When the Pope finally declared Humphrey and Jacqueline's marriage
to have been null (since they were first cousins), Gloucester married
his mistress Eleanor Cobham and took Bedford's advice to
stay out of the Duke of Burgundy's war with Jacqueline. The latter
was forced to surrender when her principal city (Gouda in Holland)
was besieged; the subsequent Treaty of Delft made the Duke of Burgundy
heir and guardian of her lands (being her cousin as well, Burgundy had a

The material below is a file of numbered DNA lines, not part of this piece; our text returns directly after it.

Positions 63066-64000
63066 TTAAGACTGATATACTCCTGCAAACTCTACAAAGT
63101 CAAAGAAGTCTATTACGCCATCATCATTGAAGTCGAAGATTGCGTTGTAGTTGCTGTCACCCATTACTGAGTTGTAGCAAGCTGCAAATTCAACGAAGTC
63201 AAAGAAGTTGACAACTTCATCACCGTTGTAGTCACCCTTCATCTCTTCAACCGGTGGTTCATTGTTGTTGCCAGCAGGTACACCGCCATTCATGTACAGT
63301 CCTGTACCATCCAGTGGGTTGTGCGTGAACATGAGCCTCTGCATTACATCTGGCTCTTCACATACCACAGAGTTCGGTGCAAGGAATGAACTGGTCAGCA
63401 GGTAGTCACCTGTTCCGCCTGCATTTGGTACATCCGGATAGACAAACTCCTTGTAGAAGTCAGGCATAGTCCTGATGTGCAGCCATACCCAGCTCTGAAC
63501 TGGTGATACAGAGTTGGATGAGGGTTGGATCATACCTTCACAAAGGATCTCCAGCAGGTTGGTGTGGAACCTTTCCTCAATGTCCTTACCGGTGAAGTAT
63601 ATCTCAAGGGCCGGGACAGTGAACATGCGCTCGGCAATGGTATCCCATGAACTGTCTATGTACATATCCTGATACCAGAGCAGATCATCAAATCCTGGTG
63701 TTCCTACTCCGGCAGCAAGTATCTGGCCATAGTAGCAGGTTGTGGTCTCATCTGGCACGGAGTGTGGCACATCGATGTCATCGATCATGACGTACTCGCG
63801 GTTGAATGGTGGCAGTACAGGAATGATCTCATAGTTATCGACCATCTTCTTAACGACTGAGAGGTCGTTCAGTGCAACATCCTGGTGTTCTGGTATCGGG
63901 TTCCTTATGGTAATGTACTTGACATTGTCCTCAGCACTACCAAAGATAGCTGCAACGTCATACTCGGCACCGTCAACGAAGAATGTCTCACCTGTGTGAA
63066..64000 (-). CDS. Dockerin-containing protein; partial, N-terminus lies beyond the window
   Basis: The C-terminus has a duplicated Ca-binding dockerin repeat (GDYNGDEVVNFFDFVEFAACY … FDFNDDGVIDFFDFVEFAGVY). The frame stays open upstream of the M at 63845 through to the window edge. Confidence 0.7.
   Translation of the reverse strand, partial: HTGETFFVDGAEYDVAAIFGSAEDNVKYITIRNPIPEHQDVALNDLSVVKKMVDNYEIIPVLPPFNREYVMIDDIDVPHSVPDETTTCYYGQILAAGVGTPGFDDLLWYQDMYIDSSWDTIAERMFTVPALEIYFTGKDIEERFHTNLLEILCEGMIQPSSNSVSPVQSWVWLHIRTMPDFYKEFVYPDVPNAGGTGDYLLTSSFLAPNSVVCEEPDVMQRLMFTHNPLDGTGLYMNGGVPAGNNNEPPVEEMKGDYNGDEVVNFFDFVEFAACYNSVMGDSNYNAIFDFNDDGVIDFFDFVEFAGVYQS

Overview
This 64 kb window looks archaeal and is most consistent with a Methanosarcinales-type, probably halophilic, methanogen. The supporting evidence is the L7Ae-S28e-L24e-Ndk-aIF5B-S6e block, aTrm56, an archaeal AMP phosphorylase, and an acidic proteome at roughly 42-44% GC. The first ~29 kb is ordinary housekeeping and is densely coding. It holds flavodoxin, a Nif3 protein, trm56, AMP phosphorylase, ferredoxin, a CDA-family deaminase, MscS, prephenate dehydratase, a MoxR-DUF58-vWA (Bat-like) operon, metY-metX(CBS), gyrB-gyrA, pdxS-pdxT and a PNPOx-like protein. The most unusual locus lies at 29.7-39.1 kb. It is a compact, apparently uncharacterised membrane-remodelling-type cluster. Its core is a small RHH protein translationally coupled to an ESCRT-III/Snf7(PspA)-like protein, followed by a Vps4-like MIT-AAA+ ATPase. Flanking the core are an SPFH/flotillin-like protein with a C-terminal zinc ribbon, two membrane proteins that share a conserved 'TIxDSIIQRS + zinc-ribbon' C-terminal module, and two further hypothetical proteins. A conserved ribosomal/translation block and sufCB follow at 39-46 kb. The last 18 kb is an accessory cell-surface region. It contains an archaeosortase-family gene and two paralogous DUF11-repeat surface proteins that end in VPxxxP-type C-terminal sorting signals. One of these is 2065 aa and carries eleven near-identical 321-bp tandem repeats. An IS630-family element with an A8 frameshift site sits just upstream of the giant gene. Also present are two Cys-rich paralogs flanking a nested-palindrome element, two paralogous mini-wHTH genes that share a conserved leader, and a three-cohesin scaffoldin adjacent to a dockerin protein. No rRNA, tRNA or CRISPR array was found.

claim to Hainault, Holland, and Zeeland, and had been appointed as the
heir by Jacqueline's first husband, Duke John IV of Brabant - who,
for the record, was also a cousin of Jacqueline and Burgundy).
Among other sources, see: Seward's "The Hundred Years War" , p. 207; "Philip the Good", pp. 48 - 49; "The Golden Age of Burgundy", p. 142; and Neillands' "The Hundred Years War", p. 249.
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